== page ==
Tuesday, January 4, 2011
BCS championship: Twin irresistible forces
By Ted Miller
You should find the Tostitos BCS National Championship Game terribly offensive. If you love defense. But for folks who celebrate irresistible forces while finding immovable objects dull, this one should be a grand affair.
If both top-ranked Auburn and No. 2 Oregon hit their season averages on Jan. 10, fans will see 92 points and more than 1,000 yards of offense, including 591 yards rushing. The matchup features the Heisman Trophy winner and the nation's most efficient passer: Tigers quarterback Cam Newton. And it features the nation's leading rusher, Oregon's LaMichael James, who is a unanimous All-American and Heisman finalist.
Heisman winner Cam Newton led the nation in passing efficiency.
It features teams that run and pass well. It features teams that don't make a lot of mistakes. It features teams that overwhelm a defense with talent, tempo and creativity.
Finally, the game will showcase two mad scientists of offense who had 37 days without distraction to prepare schematic monstrosities in their underground lairs: Auburn offensive coordinator Gus Malzahn and Oregon coach Chip Kelly.
The scoreboard should be spinning for a pair of ludicrous speed attacks that had very few off-days this season.
Oh, there are the naysayers. You will get tut-tuts from those who claim "defense wins championships." Some will point out that in previous BCS title games, great offenses have fizzled out.
There's Florida State in 2001, when Chris Weinke & Co. were shut out in a 13-2 defeat to Oklahoma. The Seminoles averaged 549 yards and 42 points per game that year. And there's Oklahoma in 2009, which got stumped by Florida, 24-14. The Sooners averaged 51 points and 548 yards per game that year. Both of those offenses entered the title game being lauded as historically great. Not so much afterwards, though.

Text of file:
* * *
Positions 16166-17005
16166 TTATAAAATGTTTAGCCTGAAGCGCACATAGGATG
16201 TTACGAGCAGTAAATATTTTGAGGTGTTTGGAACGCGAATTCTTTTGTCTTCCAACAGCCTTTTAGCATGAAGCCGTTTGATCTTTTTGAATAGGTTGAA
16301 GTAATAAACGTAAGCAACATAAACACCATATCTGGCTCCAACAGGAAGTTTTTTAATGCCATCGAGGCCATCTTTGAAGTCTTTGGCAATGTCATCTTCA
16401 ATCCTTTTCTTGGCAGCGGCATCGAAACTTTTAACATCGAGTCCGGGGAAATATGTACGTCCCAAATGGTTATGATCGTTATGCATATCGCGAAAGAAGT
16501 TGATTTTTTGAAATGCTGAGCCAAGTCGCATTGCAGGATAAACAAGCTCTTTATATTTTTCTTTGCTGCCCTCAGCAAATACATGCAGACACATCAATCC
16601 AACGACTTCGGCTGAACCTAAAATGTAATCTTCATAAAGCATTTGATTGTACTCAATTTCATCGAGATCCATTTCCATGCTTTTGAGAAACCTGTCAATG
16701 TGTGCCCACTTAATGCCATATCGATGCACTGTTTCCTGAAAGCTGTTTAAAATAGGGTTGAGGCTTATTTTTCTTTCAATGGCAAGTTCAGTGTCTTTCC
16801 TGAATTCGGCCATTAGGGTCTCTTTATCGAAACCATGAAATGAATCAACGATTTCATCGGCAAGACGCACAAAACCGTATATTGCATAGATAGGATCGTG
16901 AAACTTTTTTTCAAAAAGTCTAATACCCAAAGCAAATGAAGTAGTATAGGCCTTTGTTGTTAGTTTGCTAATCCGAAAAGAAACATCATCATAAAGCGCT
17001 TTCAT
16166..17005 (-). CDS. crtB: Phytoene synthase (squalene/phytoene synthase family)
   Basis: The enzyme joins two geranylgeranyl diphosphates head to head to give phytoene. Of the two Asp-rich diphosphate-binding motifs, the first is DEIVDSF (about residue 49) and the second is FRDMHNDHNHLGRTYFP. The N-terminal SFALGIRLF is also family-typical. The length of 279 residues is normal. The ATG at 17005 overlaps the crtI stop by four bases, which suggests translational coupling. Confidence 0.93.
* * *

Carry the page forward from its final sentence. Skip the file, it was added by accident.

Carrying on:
And Heisman Trophy winners often go splat in BCS title games, see Weinke, Eric Crouch, Jason White, Troy Smith and Sam Bradford.
Still, the winner of the BCS championship scored more than 30 points in eight of 12 games and more than 40 four times. Potent offenses do show up. Further, in most of the cases when offensive powerhouses have been exposed in the championship game, there's been a reasonable explanation: They faced an elite defense laden with NFL prospects. That is not the case with Auburn and Oregon.
At least that's the perception, one that frustrates Oregon fans. The Ducks rank 12th in the nation in scoring defense, sixth in pass efficiency defense, 16th in run defense and 25th in total defense. So that is pretty darn close to an elite defense, even though the Ducks lack star power. Moreover, Oregon surrendered just 4.53 yards per play, which ranks seventh in the nation and is better than any team the Tigers faced (yes, even Alabama).
The Ducks, however, did face an FCS team and seven FBS offenses ranked 58th in the nation or worse in scoring, including four ranked 96th or worse. They faced only one elite offense in Stanford. The Cardinal scored 31 points and piled up 518 yards, but were shut out in the second half.
Oregon finished the regular season ranked 25th in total defense.
Auburn ranks 54th in scoring defense, 55th in total defense and 75th in passing efficiency defense. The Tigers, however, are very good against the run, ranking 10th. They faced three offenses ranked in the top 25 in scoring -- Kentucky, Arkansas and Alabama -- and those foes scored 34, 43 and 27 points, respectively.
Last season's Rose Bowl might offer ideas for both defenses. For the Tigers, the Buckeyes showed a blueprint for how a physical front seven can stymie the Ducks' running attack with penetration, gap integrity and discipline. (Ducks fans would counter that Ohio State's defense looked great because quarterback Jeremiah Masoli couldn't hit the side of a barn in the passing game that afternoon). For the Ducks' veteran defense, it knows what it's like to play against a big, fast quarterback after seeing Terrelle Pryor post what continues to be the best game of his career.
So there is hope for the defenses, though it's hard to imagine both offenses sputtering and the winning total ending up in the 20s.
Of course, even if the offenses churn up yardage, as expected, that doesn't mean a defense won't win this championship. One of the two defenses is going to get more stops than the other, either through forcing turnovers or winning third down (and fourth, both teams aren't afraid to go for it).
Just don't be surprised if you don't need two hands to count the total number of punts.